Finance Experts Assert Rolling Over DROP Funds Is No Simple Task for Participants

Florida DROP program participants may be heading for a windfall when the time to collect their deferred retirement benefits arrives. Careful planning can help prevent some financial drawbacks in the long term.

MAITLAND, FL – 10/12/2016 — Participants in the Florida Retirement System Deferred Retirement Option Program (DROP) are often unprepared to decide exactly how to collect their DROP payment when their employment comes to an end. Since these payments can be substantial, the decision on how to receive the funds can significantly impact their retirement finances over the long term.

The DROP program is a qualified retirement plan available to eligible Florida Retirement System (FRS) Pension Plan members, which includes state and county employees. According to a report from the Office of Program Policy Analysis and Government Accountability (OPPAGA), there are two perspectives on why the DROP program was created in 1998. One perspective is that the plan was intended to be an early retirement incentive to reduce payroll costs by encouraging older, presumably higher paid, employees to leave the workforce. A second perspective holds that DROP was intended to be a tool for retaining highly experienced employees in the workforce and avoid training and turnover costs.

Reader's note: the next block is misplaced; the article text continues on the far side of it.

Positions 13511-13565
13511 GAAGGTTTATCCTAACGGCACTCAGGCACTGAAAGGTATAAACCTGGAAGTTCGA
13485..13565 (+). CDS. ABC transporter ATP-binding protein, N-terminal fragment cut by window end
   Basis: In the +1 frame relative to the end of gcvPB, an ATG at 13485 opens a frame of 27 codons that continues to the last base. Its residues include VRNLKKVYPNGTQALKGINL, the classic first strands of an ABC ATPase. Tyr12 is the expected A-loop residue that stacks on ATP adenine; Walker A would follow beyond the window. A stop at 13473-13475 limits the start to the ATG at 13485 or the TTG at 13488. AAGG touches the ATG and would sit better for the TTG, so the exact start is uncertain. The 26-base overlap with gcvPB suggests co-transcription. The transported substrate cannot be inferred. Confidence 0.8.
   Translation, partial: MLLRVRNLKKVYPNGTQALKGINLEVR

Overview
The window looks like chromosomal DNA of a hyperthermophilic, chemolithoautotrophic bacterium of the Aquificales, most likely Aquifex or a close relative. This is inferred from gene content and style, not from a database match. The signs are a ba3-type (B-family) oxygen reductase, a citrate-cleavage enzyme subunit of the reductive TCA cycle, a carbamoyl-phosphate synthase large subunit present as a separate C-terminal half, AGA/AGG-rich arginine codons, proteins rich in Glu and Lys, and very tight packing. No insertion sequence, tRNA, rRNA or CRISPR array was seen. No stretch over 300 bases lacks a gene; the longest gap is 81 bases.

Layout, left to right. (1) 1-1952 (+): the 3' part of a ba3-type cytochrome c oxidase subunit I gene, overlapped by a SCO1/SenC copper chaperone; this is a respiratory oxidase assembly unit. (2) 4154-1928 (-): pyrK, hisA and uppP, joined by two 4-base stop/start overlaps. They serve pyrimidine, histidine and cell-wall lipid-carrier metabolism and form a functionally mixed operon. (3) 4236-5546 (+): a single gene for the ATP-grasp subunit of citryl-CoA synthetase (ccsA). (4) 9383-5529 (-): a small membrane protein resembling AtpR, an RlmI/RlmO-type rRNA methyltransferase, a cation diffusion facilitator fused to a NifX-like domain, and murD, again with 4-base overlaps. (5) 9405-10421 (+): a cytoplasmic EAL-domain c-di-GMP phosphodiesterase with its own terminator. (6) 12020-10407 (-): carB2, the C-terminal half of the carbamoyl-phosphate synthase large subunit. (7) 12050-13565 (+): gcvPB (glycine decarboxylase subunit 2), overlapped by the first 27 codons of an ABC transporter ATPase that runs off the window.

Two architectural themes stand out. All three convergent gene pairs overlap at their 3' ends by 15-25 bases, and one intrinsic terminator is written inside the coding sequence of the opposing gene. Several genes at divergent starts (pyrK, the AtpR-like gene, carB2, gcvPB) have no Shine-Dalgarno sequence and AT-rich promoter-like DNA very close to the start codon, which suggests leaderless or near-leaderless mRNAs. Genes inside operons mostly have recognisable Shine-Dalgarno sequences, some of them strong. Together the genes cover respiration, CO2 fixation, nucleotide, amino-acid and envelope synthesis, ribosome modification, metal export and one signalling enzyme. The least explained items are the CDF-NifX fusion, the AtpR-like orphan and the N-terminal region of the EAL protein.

DROP allows eligible career public employees, as well as eligible members of the Teachers’ Retirement System (TRS) and the State and County Officers and Employees’ Retirement System (SCOERS)—whose defined benefit plans were closed to new members when the FRS was created in December 1970—to retire without terminating their employment for up to five years.
During those five years, their retirement benefits accumulate and earn interest compounded monthly at an effective annual rate of 1.3 percent.

To be eligible to participate, one must be an active member of one of these plans. FRS renewed members and members of the various optional retirement programs available under the FRS are not eligible to participate in DROP.

Once participation in the DROP program comes to an end, members who have been accumulating tax-deferred retirement benefits in the FRS Trust Fund must decide how to take their DROP payment—as a lump sum, as a rollover to another eligible retirement plan or an IRA, or as a combination of the two.